Bypass User Account Control
Windows User Account Control (UAC) allows a program to elevate its privileges to perform a task under administrator-level permissions by prompting the user for confirmation. The impact to the user ranges from denying the operation under high enforcement to allowing the user to perform the action if they are in the local administrators group and click through the prompt or allowing them to enter an administrator password to complete the action. 
If the UAC protection level of a computer is set to anything but the highest level, certain Windows programs are allowed to elevate privileges or execute some elevated COM objects without prompting the user through the UAC notification box.   An example of this is use of rundll32.exe to load a specifically crafted DLL which loads an auto-elevated COM object and performs a file operation in a protected directory which would typically require elevated access. Malicious software may also be injected into a trusted process to gain elevated privileges without prompting a user.  Adversaries can use these techniques to elevate privileges to administrator if the target process is unprotected.
Many methods have been discovered to bypass UAC. The Github readme page for UACMe contains an extensive list of methods  that have been discovered and implemented within UACMe, but may not be a comprehensive list of bypasses. Additional bypass methods are regularly discovered and some used in the wild, such as:
Another bypass is possible through some Lateral Movement techniques if credentials for an account with administrator privileges are known, since UAC is a single system security mechanism, and the privilege or integrity of a process running on one system will be unknown on lateral systems and default to high integrity.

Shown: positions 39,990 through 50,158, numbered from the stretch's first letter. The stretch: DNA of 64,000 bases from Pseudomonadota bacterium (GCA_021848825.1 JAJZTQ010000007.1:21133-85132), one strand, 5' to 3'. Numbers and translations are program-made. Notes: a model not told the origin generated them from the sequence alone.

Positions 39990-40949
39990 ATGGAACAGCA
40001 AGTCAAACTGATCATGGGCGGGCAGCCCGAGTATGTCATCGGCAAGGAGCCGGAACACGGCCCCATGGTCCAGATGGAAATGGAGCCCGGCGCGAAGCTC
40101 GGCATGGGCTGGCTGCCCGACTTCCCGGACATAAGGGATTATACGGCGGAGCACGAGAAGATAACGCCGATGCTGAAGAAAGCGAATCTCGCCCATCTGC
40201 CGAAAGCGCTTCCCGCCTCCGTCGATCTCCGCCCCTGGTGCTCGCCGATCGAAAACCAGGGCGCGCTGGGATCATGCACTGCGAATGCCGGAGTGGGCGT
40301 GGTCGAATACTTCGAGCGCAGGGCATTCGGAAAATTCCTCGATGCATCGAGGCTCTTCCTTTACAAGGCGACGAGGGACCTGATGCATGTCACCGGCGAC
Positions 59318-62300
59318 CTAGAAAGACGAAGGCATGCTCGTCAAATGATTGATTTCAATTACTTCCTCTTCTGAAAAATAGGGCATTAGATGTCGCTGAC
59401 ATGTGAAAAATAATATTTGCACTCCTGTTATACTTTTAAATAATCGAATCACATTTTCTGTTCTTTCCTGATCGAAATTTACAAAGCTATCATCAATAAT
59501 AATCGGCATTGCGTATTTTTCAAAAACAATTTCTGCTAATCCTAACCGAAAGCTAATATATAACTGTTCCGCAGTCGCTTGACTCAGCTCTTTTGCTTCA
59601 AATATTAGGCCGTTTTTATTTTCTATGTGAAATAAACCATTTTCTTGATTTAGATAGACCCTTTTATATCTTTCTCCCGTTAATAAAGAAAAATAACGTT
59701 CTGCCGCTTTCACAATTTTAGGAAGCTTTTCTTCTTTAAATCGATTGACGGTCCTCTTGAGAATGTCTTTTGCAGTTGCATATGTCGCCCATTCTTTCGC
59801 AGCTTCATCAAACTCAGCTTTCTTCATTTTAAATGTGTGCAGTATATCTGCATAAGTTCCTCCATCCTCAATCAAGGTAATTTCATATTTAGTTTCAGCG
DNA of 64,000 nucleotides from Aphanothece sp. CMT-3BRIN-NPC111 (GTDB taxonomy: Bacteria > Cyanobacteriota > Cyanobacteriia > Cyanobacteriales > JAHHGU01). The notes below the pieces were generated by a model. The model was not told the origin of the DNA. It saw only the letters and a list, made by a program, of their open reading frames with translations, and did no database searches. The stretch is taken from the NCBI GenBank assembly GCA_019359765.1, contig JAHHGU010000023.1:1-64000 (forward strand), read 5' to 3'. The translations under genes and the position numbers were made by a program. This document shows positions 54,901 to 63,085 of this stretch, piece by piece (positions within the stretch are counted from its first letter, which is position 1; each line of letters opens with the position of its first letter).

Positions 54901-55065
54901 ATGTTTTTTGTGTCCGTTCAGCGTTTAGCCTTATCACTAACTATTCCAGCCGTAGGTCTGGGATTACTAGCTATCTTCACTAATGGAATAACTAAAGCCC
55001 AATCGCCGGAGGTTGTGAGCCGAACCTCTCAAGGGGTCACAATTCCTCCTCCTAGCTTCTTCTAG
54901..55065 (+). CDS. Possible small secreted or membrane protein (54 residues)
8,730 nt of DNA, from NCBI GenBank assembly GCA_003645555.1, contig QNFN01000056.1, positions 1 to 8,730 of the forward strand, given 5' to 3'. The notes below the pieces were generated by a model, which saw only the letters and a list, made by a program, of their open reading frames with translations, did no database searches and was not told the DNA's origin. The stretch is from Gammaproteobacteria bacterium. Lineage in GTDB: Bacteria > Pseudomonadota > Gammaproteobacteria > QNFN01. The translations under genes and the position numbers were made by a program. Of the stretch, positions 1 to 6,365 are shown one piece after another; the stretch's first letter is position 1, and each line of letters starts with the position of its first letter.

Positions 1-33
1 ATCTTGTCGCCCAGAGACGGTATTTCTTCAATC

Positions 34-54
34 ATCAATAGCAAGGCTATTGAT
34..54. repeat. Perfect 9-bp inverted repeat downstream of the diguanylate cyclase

Remove users from the local administrator group on systems. Although UAC bypass techniques exist, it is still prudent to use the highest enforcement level for UAC when possible and mitigate bypass opportunities that exist with techniques such as DLL Search Order Hijacking.
Check for common UAC bypass weaknesses on Windows systems to be aware of the risk posture and address issues where appropriate. 
There are many ways to perform UAC bypasses when a user is in the local administrator group on a system, so it may be difficult to target detection on all variations. Efforts should likely be placed on mitigation and collecting enough information on process launches and actions that could be performed before and after a UAC bypass is performed. Monitor process API calls for behavior that may be indicative of Process Injection and unusual loaded DLLs through DLL Search Order Hijacking, which indicate attempts to gain access to higher privileged processes.
Some UAC bypass methods rely on modifying specific, user-accessible Registry settings. For example:
eventvwr.exebypass uses the
[HKEY_CURRENT_USER]\Software\Classes\mscfile\shell\open\commandRegistry key. 
sdclt.exebypass uses the
[HKEY_CURRENT_USER]\Software\Classes\exefile\shell\runas\command\isolatedCommandRegistry keys.  
Analysts should monitor these Registry settings for unauthorized changes.
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